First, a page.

How France supports domestic meat producers

As of: 01/27/2022 6:55 p.m

In France, from March, restaurants and canteens must publish the origin of most types of meat. The government wants to use this to stimulate the consumption of local products.

The French government wants to promote the consumption of domestic meat products with new regulations. From March, the origin of the meat offered must be indicated in all restaurants, school and company canteens in the country.

“I am very pleased that this regulation allows me to promote products from our territories, from French breeders who are among the best in the world,” said Agriculture Minister Julien Denormandie to the broadcaster franceinfo.

Minister praises French chickens

French breeders had long campaigned for marking. While the obligation to designate the origin of beef has been in effect since 2002, pork, poultry and lamb are now also affected. The packaging of this meat must indicate the country of breeding and the country of slaughter.

It must also be indicated whether the meat is fresh or frozen. “It is a way of supporting our own farmers,” explained the minister. You can’t compare the quality of a French chicken to a Ukrainian or Brazilian one. In terms of taste and quality, foreign products were at a disadvantage.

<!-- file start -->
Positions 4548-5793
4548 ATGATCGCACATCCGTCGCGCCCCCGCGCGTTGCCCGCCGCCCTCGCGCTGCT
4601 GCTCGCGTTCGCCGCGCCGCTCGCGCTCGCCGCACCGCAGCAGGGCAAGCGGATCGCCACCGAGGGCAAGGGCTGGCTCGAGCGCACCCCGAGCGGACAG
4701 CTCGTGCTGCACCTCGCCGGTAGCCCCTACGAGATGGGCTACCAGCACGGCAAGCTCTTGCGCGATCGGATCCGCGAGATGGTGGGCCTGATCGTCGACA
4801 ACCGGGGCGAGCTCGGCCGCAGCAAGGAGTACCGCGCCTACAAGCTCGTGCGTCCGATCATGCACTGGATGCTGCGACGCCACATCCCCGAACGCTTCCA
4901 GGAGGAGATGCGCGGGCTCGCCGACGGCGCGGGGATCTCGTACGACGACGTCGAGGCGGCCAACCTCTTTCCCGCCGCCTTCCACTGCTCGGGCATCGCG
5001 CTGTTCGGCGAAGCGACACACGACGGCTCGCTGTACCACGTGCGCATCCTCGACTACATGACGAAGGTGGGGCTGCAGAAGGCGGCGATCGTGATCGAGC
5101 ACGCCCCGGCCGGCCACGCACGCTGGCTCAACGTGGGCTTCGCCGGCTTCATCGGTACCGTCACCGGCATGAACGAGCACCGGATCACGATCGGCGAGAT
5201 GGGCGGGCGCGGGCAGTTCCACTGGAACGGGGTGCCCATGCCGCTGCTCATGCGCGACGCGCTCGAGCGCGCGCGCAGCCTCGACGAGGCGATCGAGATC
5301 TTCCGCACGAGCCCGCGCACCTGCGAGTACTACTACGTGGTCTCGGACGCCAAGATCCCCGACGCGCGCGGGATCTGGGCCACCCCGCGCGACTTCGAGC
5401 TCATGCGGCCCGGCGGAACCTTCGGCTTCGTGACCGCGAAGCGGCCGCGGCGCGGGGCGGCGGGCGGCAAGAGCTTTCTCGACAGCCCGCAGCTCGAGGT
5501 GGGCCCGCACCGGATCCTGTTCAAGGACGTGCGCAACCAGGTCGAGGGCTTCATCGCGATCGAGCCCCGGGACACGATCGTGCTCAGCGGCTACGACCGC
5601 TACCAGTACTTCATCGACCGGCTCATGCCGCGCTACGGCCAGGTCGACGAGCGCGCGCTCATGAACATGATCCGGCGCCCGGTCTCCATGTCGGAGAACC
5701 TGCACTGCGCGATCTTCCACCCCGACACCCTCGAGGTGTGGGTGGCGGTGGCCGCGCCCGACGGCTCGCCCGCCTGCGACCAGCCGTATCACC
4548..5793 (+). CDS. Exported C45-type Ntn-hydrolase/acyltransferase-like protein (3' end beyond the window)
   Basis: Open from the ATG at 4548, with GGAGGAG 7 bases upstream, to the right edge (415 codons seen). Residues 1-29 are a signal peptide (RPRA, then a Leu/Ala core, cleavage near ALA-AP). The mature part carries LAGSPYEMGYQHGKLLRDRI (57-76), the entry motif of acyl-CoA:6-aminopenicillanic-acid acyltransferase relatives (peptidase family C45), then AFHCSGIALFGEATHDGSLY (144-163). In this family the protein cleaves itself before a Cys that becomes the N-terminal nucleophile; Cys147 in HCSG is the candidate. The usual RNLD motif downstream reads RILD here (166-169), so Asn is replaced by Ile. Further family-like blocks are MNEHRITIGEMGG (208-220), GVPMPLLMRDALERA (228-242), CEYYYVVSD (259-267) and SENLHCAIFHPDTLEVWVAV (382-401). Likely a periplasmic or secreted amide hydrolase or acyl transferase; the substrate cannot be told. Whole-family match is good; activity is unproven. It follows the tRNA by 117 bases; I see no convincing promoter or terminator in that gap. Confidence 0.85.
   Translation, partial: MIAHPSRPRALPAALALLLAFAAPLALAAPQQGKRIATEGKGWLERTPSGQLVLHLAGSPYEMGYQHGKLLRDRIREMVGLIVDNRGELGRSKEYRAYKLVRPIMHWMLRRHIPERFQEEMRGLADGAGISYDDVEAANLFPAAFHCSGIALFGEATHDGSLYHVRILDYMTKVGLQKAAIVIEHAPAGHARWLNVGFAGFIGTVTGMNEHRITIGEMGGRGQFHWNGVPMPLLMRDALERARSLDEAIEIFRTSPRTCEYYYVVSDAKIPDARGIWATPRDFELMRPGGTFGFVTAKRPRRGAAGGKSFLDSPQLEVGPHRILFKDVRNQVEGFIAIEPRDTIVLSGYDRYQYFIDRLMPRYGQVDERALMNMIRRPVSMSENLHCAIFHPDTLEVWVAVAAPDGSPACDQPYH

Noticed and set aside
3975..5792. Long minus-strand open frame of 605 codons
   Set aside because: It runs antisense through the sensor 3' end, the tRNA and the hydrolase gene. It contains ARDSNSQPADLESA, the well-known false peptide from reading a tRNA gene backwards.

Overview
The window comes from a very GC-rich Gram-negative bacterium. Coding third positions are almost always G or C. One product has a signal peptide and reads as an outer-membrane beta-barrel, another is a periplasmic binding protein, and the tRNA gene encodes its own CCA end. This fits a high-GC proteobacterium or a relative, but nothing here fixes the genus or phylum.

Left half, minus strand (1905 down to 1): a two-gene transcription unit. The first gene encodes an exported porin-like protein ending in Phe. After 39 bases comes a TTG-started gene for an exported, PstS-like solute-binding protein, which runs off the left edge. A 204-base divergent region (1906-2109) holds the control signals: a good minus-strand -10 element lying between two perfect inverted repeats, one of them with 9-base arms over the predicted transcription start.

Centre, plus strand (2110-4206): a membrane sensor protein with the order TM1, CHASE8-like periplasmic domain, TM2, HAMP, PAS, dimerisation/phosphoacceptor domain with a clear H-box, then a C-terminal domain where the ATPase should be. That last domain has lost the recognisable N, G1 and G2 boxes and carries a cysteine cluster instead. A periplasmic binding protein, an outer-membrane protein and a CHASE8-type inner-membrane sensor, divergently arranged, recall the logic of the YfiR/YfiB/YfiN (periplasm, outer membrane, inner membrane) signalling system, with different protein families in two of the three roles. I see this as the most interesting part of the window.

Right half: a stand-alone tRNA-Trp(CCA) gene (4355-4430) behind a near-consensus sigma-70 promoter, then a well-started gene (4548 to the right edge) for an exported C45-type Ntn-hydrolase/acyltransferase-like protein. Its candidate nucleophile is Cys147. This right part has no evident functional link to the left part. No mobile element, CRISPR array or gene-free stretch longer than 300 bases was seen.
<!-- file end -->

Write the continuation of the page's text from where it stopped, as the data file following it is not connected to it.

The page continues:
“My fight is to improve the quality of food,” Denormandy said. In addition, the minister wants to use the new labeling requirement to ensure that the quality of the meat in school canteens in particular is improved. “We have the feeling that regional products are becoming increasingly popular, especially in the canteens.”

Over half is imported meat

According to the ministry, half of the meat eaten in school canteens is imported. In the case of poultry, the proportion is even 60 percent. Foreign products are usually cheaper than chicken and chops from France.

The government justifies the new origin regulation by saying that consumers and parents want to know from schoolchildren where the meat on offer comes from. However, French consumer advocates doubt that the success of the imported goods can be stopped. Ultimately, it comes down to how much the consumer is willing to pay for the products.

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